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3 of 3 people found the following review helpful
TOP 1000 REVIEWERon January 10, 2013
I'n not familiar with the Nielsen Violin Concerto, which sounds very interesting, but I wanted to review this disc because of the quality of the Sibelius performance -- to put it bluntly, I haven't heard a better one. The conductor, Esa-Pekka Salonen, has recorded this concerto in newer digital sound with Hilary Hahn, and very impressive that sound is, but the earlier digital sound of this recording (1988) is just fine, and the balance between violin and orchestra is pretty much ideal. What's most striking is Lin's playing -- the part is notoriously difficult, but the precision and elegance of the playing are wonderful. And Lin is clearly giving his full attention not just to the technical aspects but to the expressive ones. The variety of the dynamics keep the listener constantly engaged, and in the iterative moments, Lin isn't above using a subtle rubato to keep the ear from getting in an aural rut. Compared to Hahn's, his playing has much more local life, more light and shade, more varieties in its intensities and relaxations. Hahn plays it straighter -- lovely sound, great technique, but less "expression." Christian Ferras, with von Karajan, plays with terrific intensity if less pinpoint focus than Lin, but he is recorded a bit close, and the effect is of his being too much "in your face" -- though, that said, I find it quite compelling. Accardo with Colin Davis sounds a bit too recessed, but his too is a worthy performance. Lin, Salonen, and the Sony engineers just seem to get it right. Finally -- you can pick this up for about $6.00! It's a great, great piece of music, a work of genius -- you have to have it. And the Nielsen won't disappoint you either.
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1 of 1 people found the following review helpful
TOP 500 REVIEWERon November 23, 2012
This disc, very well recorded in 1987 and 1988 in two completely different venues, is remarkably consistent as a pair of recordings. The violin is well balanced in both cases without the close miking that is so destructive of reality. This allows Lin's naturally attractive timbre to be heard far more realistically.

The disc is reputedly a remastered production but there is no mention of that in the much reduced new sleeve notes. The prospect of a new mastering was the reason for my buying this reissue. By comparing sections of both this and the previous issue, there may be a hint of a more open sound but this could also be wishful thinking. This is therefore one of those cases when there seems little justification for collectors to replace an earlier mastering with this one. Either way, the sound is superb. The same cannot be said of the sleeve notes which are not as good as in the previous version which I have now scanned and retained for this newer disc.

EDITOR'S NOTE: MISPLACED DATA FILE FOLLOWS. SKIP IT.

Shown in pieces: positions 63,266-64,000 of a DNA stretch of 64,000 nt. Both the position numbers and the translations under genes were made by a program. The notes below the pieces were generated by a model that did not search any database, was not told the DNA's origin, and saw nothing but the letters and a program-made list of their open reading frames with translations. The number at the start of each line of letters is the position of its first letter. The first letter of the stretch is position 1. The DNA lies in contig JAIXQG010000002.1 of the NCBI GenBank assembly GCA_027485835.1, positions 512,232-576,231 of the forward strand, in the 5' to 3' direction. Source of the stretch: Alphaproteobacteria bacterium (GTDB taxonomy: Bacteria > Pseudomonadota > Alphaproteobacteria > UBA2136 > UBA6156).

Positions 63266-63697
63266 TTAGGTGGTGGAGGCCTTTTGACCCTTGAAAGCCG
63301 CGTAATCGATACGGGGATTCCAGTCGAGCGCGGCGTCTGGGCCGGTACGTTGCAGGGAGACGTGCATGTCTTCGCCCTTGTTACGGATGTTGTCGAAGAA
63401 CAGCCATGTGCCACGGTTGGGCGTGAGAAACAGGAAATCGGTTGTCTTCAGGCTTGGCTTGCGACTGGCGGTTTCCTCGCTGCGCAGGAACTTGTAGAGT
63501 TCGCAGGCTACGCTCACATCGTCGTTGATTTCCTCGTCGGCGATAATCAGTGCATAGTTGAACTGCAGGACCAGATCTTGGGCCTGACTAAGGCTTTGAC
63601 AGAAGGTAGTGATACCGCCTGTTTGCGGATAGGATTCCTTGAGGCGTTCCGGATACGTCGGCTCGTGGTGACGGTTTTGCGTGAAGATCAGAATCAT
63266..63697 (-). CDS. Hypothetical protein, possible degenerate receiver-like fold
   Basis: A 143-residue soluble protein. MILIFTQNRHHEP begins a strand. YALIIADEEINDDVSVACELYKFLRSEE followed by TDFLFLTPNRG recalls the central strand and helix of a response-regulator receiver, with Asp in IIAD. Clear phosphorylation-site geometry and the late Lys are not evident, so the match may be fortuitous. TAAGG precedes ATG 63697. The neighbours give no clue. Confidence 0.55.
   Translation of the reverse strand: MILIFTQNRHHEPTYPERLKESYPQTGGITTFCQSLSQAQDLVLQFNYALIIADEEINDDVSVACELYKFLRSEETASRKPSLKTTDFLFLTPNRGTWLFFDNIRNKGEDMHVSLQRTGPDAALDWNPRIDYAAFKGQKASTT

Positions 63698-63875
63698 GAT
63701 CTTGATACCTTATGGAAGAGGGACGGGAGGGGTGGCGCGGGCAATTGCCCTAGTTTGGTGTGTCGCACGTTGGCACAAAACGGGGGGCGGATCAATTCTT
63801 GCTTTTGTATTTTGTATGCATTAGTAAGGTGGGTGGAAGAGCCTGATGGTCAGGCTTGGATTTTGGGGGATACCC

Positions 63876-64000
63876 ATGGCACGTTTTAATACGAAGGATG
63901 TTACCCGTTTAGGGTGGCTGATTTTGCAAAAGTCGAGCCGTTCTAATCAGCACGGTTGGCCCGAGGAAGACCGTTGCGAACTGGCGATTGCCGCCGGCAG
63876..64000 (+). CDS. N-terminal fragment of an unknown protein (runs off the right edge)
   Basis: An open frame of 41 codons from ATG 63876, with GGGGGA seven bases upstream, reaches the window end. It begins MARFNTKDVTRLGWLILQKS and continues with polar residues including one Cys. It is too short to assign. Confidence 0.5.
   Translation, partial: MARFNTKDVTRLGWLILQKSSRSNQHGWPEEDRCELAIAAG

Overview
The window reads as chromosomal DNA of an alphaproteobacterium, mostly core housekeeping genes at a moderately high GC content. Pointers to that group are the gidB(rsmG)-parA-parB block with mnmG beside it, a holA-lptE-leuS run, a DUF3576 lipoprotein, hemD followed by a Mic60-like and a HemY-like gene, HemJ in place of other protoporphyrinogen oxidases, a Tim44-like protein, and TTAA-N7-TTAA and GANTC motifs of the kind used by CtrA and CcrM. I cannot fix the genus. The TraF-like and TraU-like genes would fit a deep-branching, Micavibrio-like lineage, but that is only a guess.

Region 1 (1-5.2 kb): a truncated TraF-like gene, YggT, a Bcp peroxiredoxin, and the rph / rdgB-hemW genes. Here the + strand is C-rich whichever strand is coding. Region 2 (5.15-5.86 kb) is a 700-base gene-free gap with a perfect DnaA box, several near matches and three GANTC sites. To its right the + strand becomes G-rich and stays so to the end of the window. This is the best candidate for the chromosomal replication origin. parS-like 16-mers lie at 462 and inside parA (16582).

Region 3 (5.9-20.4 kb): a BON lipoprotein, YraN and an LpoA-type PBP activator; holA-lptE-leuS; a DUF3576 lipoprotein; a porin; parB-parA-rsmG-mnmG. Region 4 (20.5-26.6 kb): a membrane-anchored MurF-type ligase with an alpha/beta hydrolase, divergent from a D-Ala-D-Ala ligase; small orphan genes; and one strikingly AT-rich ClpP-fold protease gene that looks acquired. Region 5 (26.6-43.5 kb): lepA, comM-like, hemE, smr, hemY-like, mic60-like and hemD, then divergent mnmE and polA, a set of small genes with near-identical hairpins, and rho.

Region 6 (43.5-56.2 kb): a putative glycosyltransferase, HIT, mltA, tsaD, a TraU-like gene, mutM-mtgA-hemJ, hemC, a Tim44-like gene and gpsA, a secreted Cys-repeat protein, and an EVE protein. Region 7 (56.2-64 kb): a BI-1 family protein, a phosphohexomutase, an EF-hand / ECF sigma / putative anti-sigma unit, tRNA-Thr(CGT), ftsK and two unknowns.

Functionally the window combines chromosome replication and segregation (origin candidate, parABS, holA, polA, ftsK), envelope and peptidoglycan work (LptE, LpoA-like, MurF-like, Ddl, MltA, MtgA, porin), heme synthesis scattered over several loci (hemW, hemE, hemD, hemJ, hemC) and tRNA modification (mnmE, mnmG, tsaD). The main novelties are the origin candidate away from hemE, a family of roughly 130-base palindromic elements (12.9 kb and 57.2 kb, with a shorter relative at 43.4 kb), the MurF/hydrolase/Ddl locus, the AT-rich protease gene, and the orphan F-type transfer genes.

In each case one cannot overstate the important contribution made by the conductor, Salonen, who provides support of the greatest empathy. Once more, one notices the very good recorded balance. The opening of the Sibelius sets the scene with playing and recording of delicacy later matched with interjections of considerable orchestral power. The natural balance allows the humour of Nielsen's final movement, with its constant dialogue between the soloist and orchestral members, to be really appreciated and enjoyed.

The Sibelius has been recorded numerous times by the world's best violinists, while the Nielsen is a less frequently played and recorded concerto. Nevertheless it has claims to be considered as one of the finest 20th century violin concertos and this makes a very appropriate coupling. Like many an avid collector for several decades, I have owned just about all of the most respected recordings of both of these works at some time or another and these two recordings have always given considerable pleasure as well as musical satisfaction at every playing.

Even in the face of such competition as the revered stereo recording by Heifetz, now available as a remastered SACD option for a limited time. or the award winning version by Chung, this absolutely stands out in the crowd. The two performances on this disc are on a par with each other so what we have here is, in my opinion, versions of two of the finest modern concertos for violin which can safely be ranked with the finest ever made and currently available.